THE hoped-for recovery in the UK laying flock took an early pause in February when day-old pullet placings fell back once again.
Total chick numbers in the month dropped by 124,000, or nearly 5%, compared with a year before.
What’s more, placings in that previous February had been down on a year earlier, so the combined fall over two years amounted to 650,000, or 21%.
This means that even by this coming July, the laying flock will likely only be back to where it was at the start of this year, at around 32.8m birds in their first 52 weeks of lay.
And that is still down by more than six million birds on the all-time peak in December 2020 (see chart).
Meanwhile, wholesale prices remain unrealistically high for both colony and free range (see chart).
Despite the persistent egg shortages, returns to producers have yet to climb near to a level to encourage a higher level of production, given the greatly increased costs and risks from avian influenza.
With many colony units now permanently out of production ahead of the 2025 supermarkets’ deadline, the economic outlook is holding back the needed investment in alternative capacity.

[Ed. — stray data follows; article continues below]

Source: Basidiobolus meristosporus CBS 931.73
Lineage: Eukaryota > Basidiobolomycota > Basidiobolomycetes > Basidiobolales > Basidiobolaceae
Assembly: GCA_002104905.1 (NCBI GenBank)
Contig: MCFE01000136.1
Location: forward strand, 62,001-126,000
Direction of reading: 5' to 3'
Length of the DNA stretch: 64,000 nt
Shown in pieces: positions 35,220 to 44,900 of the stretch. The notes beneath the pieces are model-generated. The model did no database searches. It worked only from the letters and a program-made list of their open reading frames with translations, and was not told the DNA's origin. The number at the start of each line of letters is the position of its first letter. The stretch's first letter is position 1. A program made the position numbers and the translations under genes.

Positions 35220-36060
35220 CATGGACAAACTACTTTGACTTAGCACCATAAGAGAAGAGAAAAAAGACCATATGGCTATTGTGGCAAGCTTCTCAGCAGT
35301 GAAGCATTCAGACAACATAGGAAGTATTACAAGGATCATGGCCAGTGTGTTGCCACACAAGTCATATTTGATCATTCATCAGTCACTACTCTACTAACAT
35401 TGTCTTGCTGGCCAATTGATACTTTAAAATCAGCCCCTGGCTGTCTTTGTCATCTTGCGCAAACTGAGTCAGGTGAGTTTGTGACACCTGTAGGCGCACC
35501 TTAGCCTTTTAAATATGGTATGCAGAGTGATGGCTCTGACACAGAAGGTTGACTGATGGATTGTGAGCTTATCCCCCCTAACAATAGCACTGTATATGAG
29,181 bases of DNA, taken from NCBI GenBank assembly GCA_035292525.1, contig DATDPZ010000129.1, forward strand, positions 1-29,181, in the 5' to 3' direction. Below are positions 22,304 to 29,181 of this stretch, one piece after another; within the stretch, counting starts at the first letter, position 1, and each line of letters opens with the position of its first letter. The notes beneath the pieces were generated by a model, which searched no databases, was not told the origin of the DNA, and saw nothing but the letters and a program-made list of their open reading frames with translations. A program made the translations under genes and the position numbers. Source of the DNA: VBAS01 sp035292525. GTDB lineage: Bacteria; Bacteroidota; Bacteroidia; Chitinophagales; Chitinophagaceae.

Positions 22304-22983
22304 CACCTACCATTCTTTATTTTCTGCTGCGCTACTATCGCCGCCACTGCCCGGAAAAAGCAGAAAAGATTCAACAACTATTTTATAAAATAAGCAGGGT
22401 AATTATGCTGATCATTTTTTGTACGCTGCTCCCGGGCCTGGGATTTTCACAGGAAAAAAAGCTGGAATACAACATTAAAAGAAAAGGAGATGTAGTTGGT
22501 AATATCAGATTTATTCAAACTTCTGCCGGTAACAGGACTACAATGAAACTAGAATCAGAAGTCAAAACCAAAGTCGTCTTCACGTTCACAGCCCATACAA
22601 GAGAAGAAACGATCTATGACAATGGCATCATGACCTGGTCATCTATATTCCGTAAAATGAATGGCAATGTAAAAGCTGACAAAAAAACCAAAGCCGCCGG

“There’s been no real change in anything”, said Andy Crossland at the Central Egg Agency.
“From a business point of view it’s just as tight.”
He pointed out retail demand for egg was still strong, despite price increases in the shops.
“Although egg prices have moved on as rapidly as they have, with everything else moving on at the same sort of pace, eggs are still relatively good value,” he said.
There is a possibility that shortages might ease slightly after Easter when demand dips in the summer months, he added.
“But we are probably that far behind now. There’s a lot of supply chain to be filled yet before we see any surplus egg,” said Mr Crossland.